When all else failed, music saved his life.
In the spring of 2008, Jason Moon decided life was no longer worth living. He grabbed a handful of pills and washed them down with swigs of whiskey. His world had been falling apart since 2004 when he returned from his Army deployment in Iraq.
During one of his many flashbacks, he took a swing at a police officer and woke up in a county mental health lockdown unit. Psychologists at the Veterans Administration diagnosed him with adjustment disorder, depression, and insomnia and prescribed him a variety of different medications—38 in total—over several years.
Depressed, unable to sleep for days on end, and drinking heavily, Moon wanted to end his life.
“I thought I was crazy,” says Moon. “I was home and failing at living a normal life.” He was disgusted with himself for surviving the war only to become a “drunk.”
Moon’s suicide attempt failed. When he woke up in a VA hospital, he was diagnosed with Post Traumatic Stress Disorder. For Moon, the diagnosis changed his life. He went on a quest to understand PTSD and its effect on the brain. He enrolled in classes, attended retreats, and tried a variety of cognitive therapies. Although all of these were helpful, it was in music that he found true healing. He had been writing and performing music since he was 15 but had not written a song since returning from Iraq. In 2010, he wrote Trying to Find My Way Home, a song that documented the struggles he faced after returning from war. In 2011, he released a 14-song CD of the same name.
After releasing his CD, Moon founded Warrior Songs, Inc., a nonprofit that honors veterans by turning their stories into songs. In 2016, they released Warrior Songs Volume 1, a 14-song CD that tells true stories of war, struggle, and redemption. “We are helping people tell their stories,” says Moon.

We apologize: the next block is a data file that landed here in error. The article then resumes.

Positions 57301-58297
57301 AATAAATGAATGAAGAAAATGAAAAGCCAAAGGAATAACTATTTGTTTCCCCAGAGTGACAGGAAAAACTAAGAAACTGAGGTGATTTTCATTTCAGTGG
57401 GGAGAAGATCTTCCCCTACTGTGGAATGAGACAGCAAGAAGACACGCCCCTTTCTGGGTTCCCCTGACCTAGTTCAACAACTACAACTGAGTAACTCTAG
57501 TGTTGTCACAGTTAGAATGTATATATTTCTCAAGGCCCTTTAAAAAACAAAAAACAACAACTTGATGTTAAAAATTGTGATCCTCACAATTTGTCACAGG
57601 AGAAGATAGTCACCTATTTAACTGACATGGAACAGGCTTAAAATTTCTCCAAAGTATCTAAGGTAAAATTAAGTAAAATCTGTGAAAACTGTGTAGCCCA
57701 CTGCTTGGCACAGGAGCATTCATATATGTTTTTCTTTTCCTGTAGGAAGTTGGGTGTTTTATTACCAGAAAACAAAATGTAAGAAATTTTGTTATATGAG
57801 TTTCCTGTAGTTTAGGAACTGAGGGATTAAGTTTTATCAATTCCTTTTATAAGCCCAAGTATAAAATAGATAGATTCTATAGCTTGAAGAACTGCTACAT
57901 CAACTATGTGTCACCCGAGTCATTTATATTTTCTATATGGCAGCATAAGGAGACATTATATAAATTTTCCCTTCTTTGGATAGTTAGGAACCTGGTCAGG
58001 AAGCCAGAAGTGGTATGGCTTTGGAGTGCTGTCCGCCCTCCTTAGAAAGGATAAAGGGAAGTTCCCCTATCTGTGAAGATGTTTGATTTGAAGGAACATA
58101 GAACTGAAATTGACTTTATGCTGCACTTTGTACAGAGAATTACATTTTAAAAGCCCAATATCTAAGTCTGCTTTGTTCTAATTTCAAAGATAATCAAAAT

Since 2010, Moon has traveled more than 400,000 miles and performed more than 320 shows for veterans and civilians. In addition to performing, Moon shares his personal experience with PTSD. He says a multitude of veterans have told him they decided not to kill themselves after listening to his music. More than 100 people have told him his music helped save the life of someone they loved.
“I had a Vietnam veteran come up to me after a show and say, ‘You just saved my life today,'” says Moon. The man went on to say that Moon’s music made him realize that someone else could understand his pain. He also said he decided not to follow through with his plan to hang himself in his garage.
Many veterans tell Moon he articulates what they are feeling but are unable to put into words. He also says his music helps civilians get a glimpse into what veterans are experiencing. “I see the lights going on for them,” he says. “Helping other vets helps me,” he says. He continues to battle his PTSD and has tried Eye Movement Desensitization and Reprocessing therapy.
“I don’t believe it (PTSD) ever fully goes away. I’m always working on it.” For Moon, the battle continues. And so does his music.